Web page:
Customer analytics company ForeSee says retailers may spend too much time and money worrying about the results of their Net Promoter Score (NPS)—and might even be alienating some customers as a result, Internet Retailer reported on Tuesday (July 16).
The problem is in how NPS is calculated. The metric, which was developed in 2003 by consultant Fred Reichheld of Bain & Company, asks groups of customers how likely they would be to recommend a retailer or other company on a scale of zero to 10. The percentage of "promoters" (scoring the company at 9 or 10) minus the percentage of "detractors" (a score of 6 or less) is the NPS, which can range from -100 to 100.
ForeSee argues that some of those "detractors" are really neutral, and won't actually badmouth the chain or brand. Its "Word-of-Mouth Index" (WOMI), which ForeSee says it spent the past two years developing, adds a second question, asking customers how likely they are to discourage others from doing business with the company, then subtracts the percentage of "true detractors" (a score of 9 or 10 on the "discourage" question) from the "promoters."
As a result, ForeSee's WOMI score tends to be higher than the widely used NPS because NPS typically calculates more than three times as many "detractors" as WOMI does. And because those "detractor" scores are sometimes used by store managers to follow up with less-than-wildly-delighted customers to ask why they're dissatisfied, retailers may be wasting follow-up time on satisfied customers who just aren't the recommending kind—or even irritating previously happy customers.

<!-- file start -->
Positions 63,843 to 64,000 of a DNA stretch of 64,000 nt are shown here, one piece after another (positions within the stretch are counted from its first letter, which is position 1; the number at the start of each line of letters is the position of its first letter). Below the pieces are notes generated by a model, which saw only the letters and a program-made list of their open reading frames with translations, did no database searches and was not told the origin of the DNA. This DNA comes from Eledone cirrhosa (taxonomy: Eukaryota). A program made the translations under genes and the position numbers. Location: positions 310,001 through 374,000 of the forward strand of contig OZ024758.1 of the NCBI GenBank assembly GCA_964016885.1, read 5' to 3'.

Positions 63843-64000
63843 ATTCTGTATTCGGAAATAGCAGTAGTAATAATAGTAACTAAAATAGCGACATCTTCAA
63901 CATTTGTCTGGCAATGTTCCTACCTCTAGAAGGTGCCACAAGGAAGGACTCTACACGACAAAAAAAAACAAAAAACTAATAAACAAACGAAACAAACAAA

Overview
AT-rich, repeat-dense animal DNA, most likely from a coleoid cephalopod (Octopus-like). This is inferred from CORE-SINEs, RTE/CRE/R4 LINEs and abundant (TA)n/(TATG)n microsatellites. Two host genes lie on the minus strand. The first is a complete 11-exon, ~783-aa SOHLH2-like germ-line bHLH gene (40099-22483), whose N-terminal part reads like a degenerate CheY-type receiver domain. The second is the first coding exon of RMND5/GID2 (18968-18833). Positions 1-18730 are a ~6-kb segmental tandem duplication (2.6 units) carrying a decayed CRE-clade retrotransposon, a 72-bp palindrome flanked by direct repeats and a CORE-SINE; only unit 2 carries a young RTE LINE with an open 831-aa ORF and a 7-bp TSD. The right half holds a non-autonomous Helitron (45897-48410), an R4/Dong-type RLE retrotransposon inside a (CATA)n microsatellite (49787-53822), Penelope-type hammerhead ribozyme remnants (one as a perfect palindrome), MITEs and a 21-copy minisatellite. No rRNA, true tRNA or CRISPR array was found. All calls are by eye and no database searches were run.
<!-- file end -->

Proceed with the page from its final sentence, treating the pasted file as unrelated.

NPS has been criticized before; it was designed to predict how fast a company will grow, and several studies have claimed to show NPS isn't as good at that prediction as other metrics. Whether WOMI is actually better than NPS—and whether it will take hold—will only be clear in time.
But for the record, in an April survey of customers ForeSee found that Amazon's (NASDAQ:AMZN) NPS is 53 while its WOMI scored at 61; Apple (NASDAQ:AAPL) has an NPS of 47 and a WOMI of 56; eBay's (NASDAQ:EBAY) NPS is 39 and WOMI is 52; Nike's (NYSE:NKE) NPS is 30 and WOMI is 44; and Gap (NYSE:GPS) has an NPS of only 21 but a WOMI of 36.
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